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University of Iowa News Release

 

Oct. 5, 2006

UI Scientists Receive NASA Grant

Fiorenza Ianzini, Ph.D., assistant professor of pathology in the University of Iowa Roy J. and Lucille A. Carver College of Medicine, has received a three-year, $900,000 grant from the National Aeronautics and Space Administration (NASA) to study the relationship between high-LET radiation, which is found in space, and cancer.

Ianzini's project is one of 12 research studies being funded by NASA as part of the agency's Space Radiation Program. The overall goal of the program is to better understand and counteract the risks posed to astronauts by space radiation. Exposure to high-LET radiation in the form of high-energy protons, heavy ions and secondary byproducts of space radiation may be harmful to human tissue and DNA and could cause cancers or degenerative tissue diseases. Radiation hazards in space include solar flares (or solar particle events), geomagnetically trapped radiation, galactic cosmic radiation and secondary radiation.

The UI team will investigate whether high-LET radiation can cause carcinogenic DNA mutations by disrupting normal cell division through a process known as mitotic catastrophe.

The new study builds on previous research by Ianzini, who also holds a secondary appointment in the UI College of Engineering Department of Biomedical Engineering, and her colleagues. The research showed that irradiated human cell lines do not always lose their ability to divide. Instead, these damaged cells continue to divide for many generations after exposure to radiation, becoming a potential focal spot for cancer development.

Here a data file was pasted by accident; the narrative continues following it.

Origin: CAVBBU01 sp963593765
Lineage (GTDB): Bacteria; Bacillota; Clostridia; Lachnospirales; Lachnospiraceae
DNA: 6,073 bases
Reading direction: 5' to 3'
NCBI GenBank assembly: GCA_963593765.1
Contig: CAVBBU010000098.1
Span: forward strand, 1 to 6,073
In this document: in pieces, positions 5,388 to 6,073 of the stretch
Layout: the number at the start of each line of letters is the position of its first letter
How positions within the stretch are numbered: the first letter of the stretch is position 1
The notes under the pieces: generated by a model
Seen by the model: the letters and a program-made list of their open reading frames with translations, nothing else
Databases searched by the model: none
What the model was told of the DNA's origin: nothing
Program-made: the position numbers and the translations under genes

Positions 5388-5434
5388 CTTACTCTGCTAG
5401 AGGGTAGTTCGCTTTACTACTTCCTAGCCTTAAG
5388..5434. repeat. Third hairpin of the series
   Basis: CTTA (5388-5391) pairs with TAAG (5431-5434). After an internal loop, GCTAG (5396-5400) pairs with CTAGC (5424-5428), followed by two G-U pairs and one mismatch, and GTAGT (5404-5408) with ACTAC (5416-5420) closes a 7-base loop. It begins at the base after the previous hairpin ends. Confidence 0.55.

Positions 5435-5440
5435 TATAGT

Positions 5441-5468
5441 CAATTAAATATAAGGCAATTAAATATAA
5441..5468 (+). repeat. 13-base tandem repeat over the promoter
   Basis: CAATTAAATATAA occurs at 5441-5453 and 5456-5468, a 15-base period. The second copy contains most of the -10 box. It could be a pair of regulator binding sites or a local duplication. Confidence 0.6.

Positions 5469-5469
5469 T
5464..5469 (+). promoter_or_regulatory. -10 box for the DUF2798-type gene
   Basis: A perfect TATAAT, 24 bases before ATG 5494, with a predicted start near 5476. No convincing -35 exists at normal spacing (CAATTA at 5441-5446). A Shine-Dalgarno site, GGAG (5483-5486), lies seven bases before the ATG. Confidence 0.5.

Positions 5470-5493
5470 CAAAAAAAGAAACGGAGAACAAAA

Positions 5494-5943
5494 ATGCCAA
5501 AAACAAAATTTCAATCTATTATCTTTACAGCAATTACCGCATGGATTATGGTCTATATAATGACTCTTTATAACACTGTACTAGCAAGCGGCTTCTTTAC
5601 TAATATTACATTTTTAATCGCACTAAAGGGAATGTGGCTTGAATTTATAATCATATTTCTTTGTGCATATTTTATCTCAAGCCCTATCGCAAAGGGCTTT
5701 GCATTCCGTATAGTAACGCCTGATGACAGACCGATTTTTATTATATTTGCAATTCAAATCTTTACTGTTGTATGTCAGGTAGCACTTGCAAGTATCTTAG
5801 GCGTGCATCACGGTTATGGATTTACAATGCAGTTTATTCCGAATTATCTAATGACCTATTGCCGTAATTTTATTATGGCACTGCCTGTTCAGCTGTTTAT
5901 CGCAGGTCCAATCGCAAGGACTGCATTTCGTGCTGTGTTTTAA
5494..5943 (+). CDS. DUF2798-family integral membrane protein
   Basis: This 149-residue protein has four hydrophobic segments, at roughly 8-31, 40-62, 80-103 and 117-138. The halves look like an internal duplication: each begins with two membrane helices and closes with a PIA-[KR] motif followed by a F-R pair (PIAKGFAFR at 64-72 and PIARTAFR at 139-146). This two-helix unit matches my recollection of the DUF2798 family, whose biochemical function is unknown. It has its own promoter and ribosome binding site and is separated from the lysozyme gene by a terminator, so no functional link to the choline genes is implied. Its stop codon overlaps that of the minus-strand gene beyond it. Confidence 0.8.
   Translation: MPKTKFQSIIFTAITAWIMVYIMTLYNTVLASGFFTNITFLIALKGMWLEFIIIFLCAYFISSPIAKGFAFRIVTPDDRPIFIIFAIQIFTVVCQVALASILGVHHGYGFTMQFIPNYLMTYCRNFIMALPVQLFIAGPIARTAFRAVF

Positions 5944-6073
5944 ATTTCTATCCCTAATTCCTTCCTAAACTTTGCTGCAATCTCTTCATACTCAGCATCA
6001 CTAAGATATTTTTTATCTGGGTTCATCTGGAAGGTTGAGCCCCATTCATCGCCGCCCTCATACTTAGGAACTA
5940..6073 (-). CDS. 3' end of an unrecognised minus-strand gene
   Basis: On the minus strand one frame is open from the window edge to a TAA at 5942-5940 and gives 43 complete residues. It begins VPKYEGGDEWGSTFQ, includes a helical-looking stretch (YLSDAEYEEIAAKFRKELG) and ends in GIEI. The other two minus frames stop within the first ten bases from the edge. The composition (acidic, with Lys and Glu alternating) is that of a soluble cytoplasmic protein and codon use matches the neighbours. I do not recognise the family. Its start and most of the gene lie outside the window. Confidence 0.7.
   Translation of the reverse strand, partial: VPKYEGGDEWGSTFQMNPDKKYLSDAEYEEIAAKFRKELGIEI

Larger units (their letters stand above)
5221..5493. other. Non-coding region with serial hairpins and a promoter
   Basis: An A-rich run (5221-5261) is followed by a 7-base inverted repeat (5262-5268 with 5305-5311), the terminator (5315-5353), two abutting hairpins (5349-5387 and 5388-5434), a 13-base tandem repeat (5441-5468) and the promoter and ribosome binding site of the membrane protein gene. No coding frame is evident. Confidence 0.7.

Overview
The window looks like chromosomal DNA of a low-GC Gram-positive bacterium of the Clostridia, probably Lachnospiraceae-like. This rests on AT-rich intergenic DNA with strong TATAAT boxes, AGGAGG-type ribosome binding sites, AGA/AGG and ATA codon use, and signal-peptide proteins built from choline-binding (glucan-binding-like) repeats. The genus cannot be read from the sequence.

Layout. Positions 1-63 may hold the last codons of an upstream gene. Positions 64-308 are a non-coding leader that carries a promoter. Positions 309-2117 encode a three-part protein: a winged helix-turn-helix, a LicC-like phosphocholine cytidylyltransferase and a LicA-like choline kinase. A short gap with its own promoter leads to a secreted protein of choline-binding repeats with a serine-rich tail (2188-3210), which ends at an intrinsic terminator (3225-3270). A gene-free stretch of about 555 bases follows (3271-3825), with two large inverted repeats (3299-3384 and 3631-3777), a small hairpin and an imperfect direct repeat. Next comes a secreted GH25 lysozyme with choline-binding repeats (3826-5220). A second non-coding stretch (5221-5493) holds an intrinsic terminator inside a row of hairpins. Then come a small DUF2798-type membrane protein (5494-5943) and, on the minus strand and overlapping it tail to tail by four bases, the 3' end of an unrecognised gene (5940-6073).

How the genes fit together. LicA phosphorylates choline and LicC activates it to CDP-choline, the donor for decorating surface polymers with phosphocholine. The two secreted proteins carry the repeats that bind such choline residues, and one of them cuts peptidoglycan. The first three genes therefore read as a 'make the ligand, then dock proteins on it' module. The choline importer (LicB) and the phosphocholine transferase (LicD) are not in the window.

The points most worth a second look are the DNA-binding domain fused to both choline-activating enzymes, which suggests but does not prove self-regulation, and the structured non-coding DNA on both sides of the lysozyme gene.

"We will test whether high-LET radiation leads to an enhanced incidence of mitotic catastrophe, whether a small proportion of irradiated cells undergoing mitotic catastrophe escape death and form viable colonies, and whether DNA damage is persistent in cells that survive mitotic catastrophe, making these cells prone to transformation and cancer," said Ianzini.

The UI team's experiments aimed at studying cell survival after irradiation will rely heavily on the Large Scale Digital Cell Analysis System (LSDCAS), an automated, state-of-the-art, live-cell imaging system developed by Ianzini and Michael A. Mackey, Ph.D., UI associate professor of biomedical engineering and pathology and a co-investigator on the NASA grant. In a single experiment, the system can monitor tens of thousands of individual cells for weeks following irradiation, allowing for the detection of rare events in the cell population. The LSDCAS is a core research facility at the Holden Comprehensive Cancer Center at the UI. Ianzini is the core facility's director.

In addition to Ianzini and Mackey, the UI team includes, Elizabeth A. Kosmacek, a graduate student in biomedical engineering, and Christina L. Sjogren, a research assistant in Ianzini's laboratory.

STORY SOURCE: University of Iowa Health Science Relations, 5135 Westlawn, Iowa City, Iowa 52242-1178

PHOTO: A photo of Dr. Ianzini can be found at www.medicine.uiowa.edu/pathology/path_folder/faculty/ianzini/ianzini.html

CONTACT: Jennifer Brown, 319-335-9917 jennifer-l-brown@uiowa.edu